The controversy of the macabre in digital media
Written by Taz Chowdhury on 14th March 2023
Booming past its initial infancy phase within literature and digital media, the widespread integration of the macabre and the convenience of knowledge have swiftly morphed into a melting pot resulting into the newfound interest of the True Crime genre.
From bibliographies written by serial killers sitting in solitary confinement, to Netflix series’ and documentaries written to re-imagine the gruesome tales; True Crime has easily become both a captivating and controversial genre.
Scriptures telling of unfortunate fates have dated all the way back to the Ancient periods around the globe such as ancient Greece. The Roman Empire, South Asia as well as in the Great Britain we know today; the first usually fictional stories, poems or plays regarding tragedy, encouraging the audience to feel emotion to great extent, almost exercising empathy while becoming simultaneously desensitised to the destructive primal behaviour of man.
Recent critically acclaimed works such as Netflix’s “Dahmer” – the adaptation of the life of infamous American serial killer and cannibal “Jeffrey Dahmer”, who was rampant for the murders of 17 men and boys during 1978 and 1991 as well as being notorious for his sickening treatment of the dead – came under fire by both critics and families due to the ethical implications the series had upon the families and descendants of those who were unfortunately entangled in Dahmer’s manic motives. Many debated the possibility that re-enacting and tracing the footsteps of his actions as a form of digital entertainment created and air of exploitation of the trauma, suffering and grief that was felt in waves within the communities that were struck by the unsolicited violence. Janie Hagen, the sister of one of the victims, Richard Guerreo stated that, “My mind is like a VCR… it just rewinds and takes me back”.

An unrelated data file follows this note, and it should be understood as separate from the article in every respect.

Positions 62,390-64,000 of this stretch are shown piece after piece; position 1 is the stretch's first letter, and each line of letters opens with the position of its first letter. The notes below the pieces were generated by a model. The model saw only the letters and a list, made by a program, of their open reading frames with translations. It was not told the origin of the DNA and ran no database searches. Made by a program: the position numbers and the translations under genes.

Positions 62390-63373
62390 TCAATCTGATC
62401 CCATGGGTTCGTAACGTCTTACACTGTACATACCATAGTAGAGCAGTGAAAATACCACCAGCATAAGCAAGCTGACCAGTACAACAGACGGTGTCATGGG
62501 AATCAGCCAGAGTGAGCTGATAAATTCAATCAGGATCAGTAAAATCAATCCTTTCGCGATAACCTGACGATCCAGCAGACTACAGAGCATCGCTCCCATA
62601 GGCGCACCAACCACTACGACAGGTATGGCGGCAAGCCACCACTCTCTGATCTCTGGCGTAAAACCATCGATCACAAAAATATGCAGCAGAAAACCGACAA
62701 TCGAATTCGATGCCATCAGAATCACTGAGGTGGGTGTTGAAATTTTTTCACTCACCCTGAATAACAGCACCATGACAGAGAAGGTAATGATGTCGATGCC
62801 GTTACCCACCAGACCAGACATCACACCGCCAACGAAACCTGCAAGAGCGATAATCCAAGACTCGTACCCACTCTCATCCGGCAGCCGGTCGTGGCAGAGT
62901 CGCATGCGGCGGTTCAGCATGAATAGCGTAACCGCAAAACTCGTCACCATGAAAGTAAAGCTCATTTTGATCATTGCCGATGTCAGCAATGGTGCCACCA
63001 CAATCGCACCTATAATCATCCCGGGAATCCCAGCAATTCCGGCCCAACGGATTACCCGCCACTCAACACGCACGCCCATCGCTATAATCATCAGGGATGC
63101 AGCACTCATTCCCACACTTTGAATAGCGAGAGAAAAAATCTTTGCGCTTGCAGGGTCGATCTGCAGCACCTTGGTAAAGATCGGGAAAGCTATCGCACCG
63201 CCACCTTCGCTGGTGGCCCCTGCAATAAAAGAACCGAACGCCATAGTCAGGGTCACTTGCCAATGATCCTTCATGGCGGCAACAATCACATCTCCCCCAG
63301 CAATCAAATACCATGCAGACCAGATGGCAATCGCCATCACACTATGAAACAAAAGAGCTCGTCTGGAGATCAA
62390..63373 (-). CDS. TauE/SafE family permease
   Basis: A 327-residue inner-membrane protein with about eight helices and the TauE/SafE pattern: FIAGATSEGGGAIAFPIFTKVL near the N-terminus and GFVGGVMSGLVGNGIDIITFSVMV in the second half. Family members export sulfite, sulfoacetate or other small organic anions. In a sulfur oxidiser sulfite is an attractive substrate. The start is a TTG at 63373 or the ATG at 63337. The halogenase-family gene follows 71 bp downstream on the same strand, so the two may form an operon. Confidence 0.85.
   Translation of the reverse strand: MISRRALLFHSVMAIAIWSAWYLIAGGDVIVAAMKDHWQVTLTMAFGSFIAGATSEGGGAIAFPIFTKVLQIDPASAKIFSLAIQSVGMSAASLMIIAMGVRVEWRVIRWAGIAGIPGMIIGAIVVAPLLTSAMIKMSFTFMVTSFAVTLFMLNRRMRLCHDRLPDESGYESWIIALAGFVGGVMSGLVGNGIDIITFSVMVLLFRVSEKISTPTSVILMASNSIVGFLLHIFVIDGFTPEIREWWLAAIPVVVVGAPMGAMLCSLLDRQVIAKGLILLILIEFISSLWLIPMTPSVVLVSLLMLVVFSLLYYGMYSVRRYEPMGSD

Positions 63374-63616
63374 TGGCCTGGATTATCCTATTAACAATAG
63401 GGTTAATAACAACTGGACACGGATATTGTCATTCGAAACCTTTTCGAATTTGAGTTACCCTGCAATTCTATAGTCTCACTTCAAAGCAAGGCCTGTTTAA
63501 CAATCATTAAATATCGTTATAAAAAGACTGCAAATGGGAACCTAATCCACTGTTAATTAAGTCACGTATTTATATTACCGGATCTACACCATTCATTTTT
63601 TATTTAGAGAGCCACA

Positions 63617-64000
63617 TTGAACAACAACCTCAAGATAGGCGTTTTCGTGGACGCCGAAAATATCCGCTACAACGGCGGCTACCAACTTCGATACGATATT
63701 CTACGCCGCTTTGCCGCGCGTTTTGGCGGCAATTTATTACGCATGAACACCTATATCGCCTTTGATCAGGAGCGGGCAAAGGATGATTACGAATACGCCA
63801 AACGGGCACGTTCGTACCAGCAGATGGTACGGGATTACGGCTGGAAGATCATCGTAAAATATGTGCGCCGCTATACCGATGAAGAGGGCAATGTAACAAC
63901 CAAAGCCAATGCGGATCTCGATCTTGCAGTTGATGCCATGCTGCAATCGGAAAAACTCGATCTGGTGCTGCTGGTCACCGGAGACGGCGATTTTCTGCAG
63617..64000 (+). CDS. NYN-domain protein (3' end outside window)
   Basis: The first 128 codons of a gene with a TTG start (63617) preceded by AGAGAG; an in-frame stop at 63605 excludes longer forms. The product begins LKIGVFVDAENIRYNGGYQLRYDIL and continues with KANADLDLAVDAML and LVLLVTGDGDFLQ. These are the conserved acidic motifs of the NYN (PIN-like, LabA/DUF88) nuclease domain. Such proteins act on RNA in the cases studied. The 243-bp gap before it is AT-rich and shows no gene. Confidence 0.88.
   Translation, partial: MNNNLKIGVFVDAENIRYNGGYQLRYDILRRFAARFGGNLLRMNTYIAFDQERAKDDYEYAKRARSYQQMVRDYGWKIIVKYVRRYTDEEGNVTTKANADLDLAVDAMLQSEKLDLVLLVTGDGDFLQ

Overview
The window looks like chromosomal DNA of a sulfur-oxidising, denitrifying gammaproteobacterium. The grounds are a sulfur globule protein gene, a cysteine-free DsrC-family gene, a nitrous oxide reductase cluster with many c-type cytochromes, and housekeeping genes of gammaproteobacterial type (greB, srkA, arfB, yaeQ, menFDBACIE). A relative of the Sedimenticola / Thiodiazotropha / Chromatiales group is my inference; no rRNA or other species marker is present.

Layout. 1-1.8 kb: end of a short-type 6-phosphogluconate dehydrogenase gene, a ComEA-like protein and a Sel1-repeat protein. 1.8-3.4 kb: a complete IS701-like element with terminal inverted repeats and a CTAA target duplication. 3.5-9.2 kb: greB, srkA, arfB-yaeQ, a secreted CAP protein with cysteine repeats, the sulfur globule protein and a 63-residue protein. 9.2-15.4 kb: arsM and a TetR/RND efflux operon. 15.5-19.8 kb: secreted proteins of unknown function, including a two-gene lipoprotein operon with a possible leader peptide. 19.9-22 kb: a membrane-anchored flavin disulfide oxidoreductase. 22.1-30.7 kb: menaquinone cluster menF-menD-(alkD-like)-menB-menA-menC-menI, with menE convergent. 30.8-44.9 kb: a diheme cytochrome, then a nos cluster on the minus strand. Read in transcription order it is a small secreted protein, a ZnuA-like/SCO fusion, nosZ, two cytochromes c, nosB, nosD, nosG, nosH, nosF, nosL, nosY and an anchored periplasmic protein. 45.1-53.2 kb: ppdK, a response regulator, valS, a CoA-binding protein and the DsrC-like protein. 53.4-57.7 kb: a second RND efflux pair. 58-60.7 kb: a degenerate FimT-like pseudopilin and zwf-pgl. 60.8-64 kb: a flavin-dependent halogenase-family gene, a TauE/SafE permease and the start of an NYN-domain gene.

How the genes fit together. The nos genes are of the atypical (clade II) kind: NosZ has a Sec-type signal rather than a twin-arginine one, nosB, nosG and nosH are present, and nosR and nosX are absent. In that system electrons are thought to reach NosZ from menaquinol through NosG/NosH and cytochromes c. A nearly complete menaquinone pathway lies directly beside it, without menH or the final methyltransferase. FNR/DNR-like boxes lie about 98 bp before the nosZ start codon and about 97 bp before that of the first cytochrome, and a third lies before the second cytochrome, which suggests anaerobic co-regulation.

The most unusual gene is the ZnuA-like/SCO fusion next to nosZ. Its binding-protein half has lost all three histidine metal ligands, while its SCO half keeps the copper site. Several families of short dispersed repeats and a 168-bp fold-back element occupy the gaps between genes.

This all therefore brings consumers and critics alike to the age-old contest of “Who has the right to re-tell stories?” and whether or not limitations of preserving history should be dismissed or endorsed and re-told by those whom it has affected and continues to impact; or even not told at all. The importance of the education and awareness of history’s atrocities and it’s friction against long term impacts upon the suffers has subsequently created a grey area in which those who are not sure or completely disregard the initial framework of the argument as a whole float around in a limbo of some sorts.
To conclude, man’s attraction to the macabre integrating with the rising intertextual elements of digital media has ultimately transformed and put up to debate complex and unique ideas surrounding the origins and nature of the genre itself, creating an infinite spectrum where many are enticed by a world of narrative and suggestion.